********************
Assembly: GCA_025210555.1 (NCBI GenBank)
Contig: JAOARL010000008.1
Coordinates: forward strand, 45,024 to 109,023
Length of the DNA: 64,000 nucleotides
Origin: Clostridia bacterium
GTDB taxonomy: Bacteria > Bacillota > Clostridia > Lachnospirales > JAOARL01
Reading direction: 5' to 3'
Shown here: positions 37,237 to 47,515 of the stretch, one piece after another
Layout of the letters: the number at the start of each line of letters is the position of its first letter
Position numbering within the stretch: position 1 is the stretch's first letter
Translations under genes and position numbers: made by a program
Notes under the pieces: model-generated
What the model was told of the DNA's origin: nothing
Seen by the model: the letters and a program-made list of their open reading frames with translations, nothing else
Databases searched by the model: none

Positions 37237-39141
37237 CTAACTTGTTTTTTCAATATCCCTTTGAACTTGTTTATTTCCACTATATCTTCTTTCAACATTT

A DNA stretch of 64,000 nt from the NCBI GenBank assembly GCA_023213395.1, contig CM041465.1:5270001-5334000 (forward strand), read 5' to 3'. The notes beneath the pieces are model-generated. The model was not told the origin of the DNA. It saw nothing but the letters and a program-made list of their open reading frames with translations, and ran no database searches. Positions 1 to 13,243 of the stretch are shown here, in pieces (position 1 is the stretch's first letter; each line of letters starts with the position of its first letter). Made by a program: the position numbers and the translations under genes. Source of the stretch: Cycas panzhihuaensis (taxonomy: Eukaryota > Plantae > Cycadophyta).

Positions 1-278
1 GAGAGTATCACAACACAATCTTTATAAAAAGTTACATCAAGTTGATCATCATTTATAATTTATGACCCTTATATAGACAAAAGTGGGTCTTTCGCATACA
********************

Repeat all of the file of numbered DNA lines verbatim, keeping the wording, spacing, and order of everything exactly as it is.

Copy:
Assembly: GCA_025210555.1 (NCBI GenBank)
Contig: JAOARL010000008.1
Coordinates: forward strand, 45,024 to 109,023
Length of the DNA: 64,000 nucleotides
Origin: Clostridia bacterium
GTDB taxonomy: Bacteria > Bacillota > Clostridia > Lachnospirales > JAOARL01
Reading direction: 5' to 3'
Shown here: positions 37,237 to 47,515 of the stretch, one piece after another
Layout of the letters: the number at the start of each line of letters is the position of its first letter
Position numbering within the stretch: position 1 is the stretch's first letter
Translations under genes and position numbers: made by a program
Notes under the pieces: model-generated
What the model was told of the DNA's origin: nothing
Seen by the model: the letters and a program-made list of their open reading frames with translations, nothing else
Databases searched by the model: none

Positions 37237-39141
37237 CTAACTTGTTTTTTCAATATCCCTTTGAACTTGTTTATTTCCACTATATCTTCTTTCAACATTT

A DNA stretch of 64,000 nt from the NCBI GenBank assembly GCA_023213395.1, contig CM041465.1:5270001-5334000 (forward strand), read 5' to 3'. The notes beneath the pieces are model-generated. The model was not told the origin of the DNA. It saw nothing but the letters and a program-made list of their open reading frames with translations, and ran no database searches. Positions 1 to 13,243 of the stretch are shown here, in pieces (position 1 is the stretch's first letter; each line of letters starts with the position of its first letter). Made by a program: the position numbers and the translations under genes. Source of the stretch: Cycas panzhihuaensis (taxonomy: Eukaryota > Plantae > Cycadophyta).

Positions 1-278
1 GAGAGTATCACAACACAATCTTTATAAAAAGTTACATCAAGTTGATCATCATTTATAATTTATGACCCTTATATAGACAAAAGTGGGTCTTTCGCATACA